De Nichols, Harvard Graduate School of Design Loeb Fellow: "These works were created while social distancing. Hope Is All Many of Us Will Have Left is a digital drawing depicting the portrait of a loved one lost to coronavirus, and highlights upon his collar how "hope is all many of us will have left" as communities across the nation navigate the public health crisis. As the desire for intimacy and touch radiates in the current public crisis, Go the Social Distance depicts such longing through two hands grasping for each other behind the call-to-action to 'go the social distance.'Untitled Self-Portrait, March 17, 2020: Entering Quarantine with Hope was drawn throughout my flights on the day I traveled from Harvard to social distance with family in Memphis, TN."
Linda Pagani, Harvard Ceramics Program artist: "This is part of an ongoing collaboration with an Italian artist, Federica Pamio, focusing on the connection we are making through isolation."
Susan Richards-Hallstein, Harvard Ceramics Program artist: "These mineral paintings are based on specimens in the mineral collection at the Harvard Museum of Natural History."
Harris Rosenblum, Harvard Ceramics Program staff: "This is a series of digital paintings I have made during quarantine."
Chloe Saracco '21: "I painted these pieces hoping to depict the beauty of what nature gives us--something we can certainly appreciate, especially during these currently trying times."
Weilu Shen, SEAS graduate student & Adams House resident tutor: "I created Gardens Inspired by Klimt as a meditation, to channel any frustrations into something beautiful and growing, a wildflower garden inspired by the works of Gustav Klimt. Upside-Down Smiley Face is a chromatic exploration of how different colors can help others stand out to the eye, as our world is literally turned upside down, and how 'movement' doesn't have to be static as long as you keep looking. The twelve squares represent the twelve schools at Harvard University, and the movements of the top layer of lines and shapes show the ways we are interconnected, and how the interdisciplinary work and social environment we have on campus helps us to be connected virtually during this time."
Mike Shirek '20: "I am a self-taught oil painter originally from the small, rural town of Hettinger, North Dakota, currently finishing my senior year on campus."
Michael Van Devere, Harvard Box Office staff: "Representing spring, art and community, the photograph Harvard Holi Statue was captured in 2014 during the spring Hindu celebration, Holi, observed at Harvard. Holi is the annual festival celebrating the arrival of spring, to which even the John Harvard statue was not immune as he is covered in bright rainbow-hued powder."
Benjamin Villa, Harvard Graduate School of Design '21: "A mask, both for disguise as well as for protection. A symbol of collective concern, and an object of hope in an uncertain time."
Stephanie Vincent, SEAS staff: "This is part of a series of photos viewing Harvard's campus through puddles, plus a lucky sunset photo of Harvard taken from inside a moving car on Memorial Drive."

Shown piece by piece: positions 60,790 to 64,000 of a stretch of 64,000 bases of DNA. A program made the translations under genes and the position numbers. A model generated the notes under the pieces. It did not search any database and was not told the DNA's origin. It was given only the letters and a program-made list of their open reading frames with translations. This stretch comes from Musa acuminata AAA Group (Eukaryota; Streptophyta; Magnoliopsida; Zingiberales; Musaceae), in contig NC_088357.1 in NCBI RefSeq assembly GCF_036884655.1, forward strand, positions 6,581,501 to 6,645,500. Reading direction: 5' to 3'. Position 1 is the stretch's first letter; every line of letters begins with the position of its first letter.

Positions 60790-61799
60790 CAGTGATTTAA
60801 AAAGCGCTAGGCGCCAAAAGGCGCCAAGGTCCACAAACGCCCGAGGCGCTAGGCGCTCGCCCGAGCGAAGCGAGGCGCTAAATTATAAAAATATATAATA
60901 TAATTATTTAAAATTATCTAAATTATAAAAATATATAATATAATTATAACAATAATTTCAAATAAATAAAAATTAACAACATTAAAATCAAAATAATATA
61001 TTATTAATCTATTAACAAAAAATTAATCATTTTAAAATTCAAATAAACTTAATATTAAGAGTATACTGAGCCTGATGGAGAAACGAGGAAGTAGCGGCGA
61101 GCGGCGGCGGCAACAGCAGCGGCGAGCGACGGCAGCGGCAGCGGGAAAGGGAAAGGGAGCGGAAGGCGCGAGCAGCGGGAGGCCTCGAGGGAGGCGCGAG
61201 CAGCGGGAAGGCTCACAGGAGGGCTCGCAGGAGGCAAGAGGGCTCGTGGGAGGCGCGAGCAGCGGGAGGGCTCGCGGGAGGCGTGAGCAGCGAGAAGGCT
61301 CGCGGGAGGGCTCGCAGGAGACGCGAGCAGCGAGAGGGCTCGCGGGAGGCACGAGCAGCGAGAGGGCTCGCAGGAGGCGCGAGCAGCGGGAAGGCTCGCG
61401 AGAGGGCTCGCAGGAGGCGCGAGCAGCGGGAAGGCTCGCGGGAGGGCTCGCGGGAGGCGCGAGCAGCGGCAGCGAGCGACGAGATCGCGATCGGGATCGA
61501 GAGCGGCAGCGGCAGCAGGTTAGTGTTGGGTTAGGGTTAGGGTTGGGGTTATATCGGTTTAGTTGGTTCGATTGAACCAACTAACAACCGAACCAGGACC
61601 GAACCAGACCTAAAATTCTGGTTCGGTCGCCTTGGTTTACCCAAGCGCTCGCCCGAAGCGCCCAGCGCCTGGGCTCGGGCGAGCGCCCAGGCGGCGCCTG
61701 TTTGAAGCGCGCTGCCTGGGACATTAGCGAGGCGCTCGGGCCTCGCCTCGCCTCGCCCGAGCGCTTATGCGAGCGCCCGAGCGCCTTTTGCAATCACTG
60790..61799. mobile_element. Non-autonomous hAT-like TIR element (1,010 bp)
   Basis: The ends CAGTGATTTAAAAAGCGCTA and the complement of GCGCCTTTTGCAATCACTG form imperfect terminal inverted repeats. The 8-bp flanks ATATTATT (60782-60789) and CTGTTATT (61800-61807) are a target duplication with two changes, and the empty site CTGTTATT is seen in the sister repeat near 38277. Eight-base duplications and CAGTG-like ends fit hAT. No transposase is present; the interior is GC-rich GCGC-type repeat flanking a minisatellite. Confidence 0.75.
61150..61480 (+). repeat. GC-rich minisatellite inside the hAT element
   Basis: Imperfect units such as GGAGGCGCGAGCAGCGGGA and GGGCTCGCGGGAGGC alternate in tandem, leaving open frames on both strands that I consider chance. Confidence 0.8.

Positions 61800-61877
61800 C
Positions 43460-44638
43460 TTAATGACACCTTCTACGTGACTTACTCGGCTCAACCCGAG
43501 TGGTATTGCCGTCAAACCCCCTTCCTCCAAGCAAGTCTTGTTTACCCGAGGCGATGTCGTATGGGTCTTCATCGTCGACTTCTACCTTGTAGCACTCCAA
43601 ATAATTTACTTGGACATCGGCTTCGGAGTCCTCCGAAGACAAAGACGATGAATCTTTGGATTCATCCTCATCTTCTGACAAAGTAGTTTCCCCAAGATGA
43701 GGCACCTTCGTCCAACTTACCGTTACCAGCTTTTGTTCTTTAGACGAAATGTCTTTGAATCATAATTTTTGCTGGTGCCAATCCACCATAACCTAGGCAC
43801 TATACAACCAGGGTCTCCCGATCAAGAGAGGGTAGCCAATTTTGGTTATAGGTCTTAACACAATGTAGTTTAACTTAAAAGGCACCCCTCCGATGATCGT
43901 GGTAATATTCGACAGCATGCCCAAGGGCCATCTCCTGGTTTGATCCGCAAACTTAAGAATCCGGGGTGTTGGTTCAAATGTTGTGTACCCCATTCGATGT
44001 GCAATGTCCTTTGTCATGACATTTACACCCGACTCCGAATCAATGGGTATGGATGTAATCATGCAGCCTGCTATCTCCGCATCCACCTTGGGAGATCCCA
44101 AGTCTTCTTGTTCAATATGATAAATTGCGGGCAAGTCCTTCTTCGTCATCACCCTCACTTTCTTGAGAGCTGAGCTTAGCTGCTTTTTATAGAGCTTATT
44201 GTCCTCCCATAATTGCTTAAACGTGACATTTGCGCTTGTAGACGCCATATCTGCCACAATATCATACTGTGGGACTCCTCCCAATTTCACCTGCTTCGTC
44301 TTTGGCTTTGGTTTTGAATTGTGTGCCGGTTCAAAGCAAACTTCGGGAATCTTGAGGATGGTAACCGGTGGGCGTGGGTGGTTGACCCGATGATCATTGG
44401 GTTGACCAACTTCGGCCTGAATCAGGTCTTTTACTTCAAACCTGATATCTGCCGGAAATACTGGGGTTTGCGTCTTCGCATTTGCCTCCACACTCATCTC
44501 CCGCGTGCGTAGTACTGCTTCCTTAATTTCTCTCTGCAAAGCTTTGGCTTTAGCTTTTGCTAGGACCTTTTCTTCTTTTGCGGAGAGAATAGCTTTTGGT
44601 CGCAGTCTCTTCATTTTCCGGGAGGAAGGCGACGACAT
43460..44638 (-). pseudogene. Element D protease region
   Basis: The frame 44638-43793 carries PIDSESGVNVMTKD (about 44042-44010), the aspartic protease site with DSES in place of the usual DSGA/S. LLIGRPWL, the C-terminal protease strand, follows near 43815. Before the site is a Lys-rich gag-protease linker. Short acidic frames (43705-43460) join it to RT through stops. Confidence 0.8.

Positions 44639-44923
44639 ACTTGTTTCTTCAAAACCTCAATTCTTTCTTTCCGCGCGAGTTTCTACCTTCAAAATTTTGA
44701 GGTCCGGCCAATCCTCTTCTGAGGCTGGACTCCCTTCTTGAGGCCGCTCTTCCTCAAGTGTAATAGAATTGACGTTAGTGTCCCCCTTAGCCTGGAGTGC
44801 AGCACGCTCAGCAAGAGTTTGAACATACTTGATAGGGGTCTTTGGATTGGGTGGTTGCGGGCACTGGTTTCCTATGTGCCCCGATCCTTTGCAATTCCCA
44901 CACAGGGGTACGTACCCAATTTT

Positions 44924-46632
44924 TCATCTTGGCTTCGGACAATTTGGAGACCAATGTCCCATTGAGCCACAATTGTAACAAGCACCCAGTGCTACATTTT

Carolyn Wang '23: "These oil paintings primarily express concepts of identity, through physical representations of the results of introspection, feelings of 'aliveness' in still objects, or abstract representations of sentiment."
Alex Washington '23: "I am a self taught artist, and I use chalky pastel on cardboard as my signature style."
Adrian Wong, Harvard Graduate School of Design '20: "These images are exploratory stills from my studio with Mack Scogin, Merrill Elam and Helen Han at the Graduate School of Design. They depict the journey 'through our collective faith in traversing resolutely across a path of uncertainty, following our instincts toward moments of transcendence.'"
Sabrina Wong '20: "Back Porch Daydreamer, an oil painting, highlights the elation of being fully present in one's space. The Leaves Grow Indoors Too, an oil painting, captures the energy and purity of new spring leaves."
Christopher Woodward, Harvard Medical School staff: "I've created these paintings while working remotely over the past month."
Wei Wu, Harvard Graduate School of Design '21: "Until Next Spring is a photo collage. With six human figures missing in the photo, I would like to describe the current situation under COVID-19: We should stay home even in the gorgeous springtime, until sometime later."
Delta Yu Yan, Harvard Graduate School of Design '21: "During the stay-at-home period, I designed a digital blob that moves around and changes its shape by detecting local temperature, wind speed, and precipitation. This image is a photo album of this blob's travels to 36 random spots on earth."
Xiaoji Zhou, Harvard Graduate School of Design '22: "When I was quarantined at home in Wuhan for 80 days, I did a lot of people-watching. The window framed me and kept me from the outside world, while it also framed everyday life as memorable art."
Justin Zhu '21: "Earth: Appreciating the soil and rocks that show us the path to becoming who we really are. Fire: Appreciating the light and warmth that gives rise to another day. Metal: Appreciating the abundant energy giving rise to new possibilities. Water: Appreciating the source of fertilization that is always beside us. Wood: Appreciating the forms of companionship that seeps through our lives."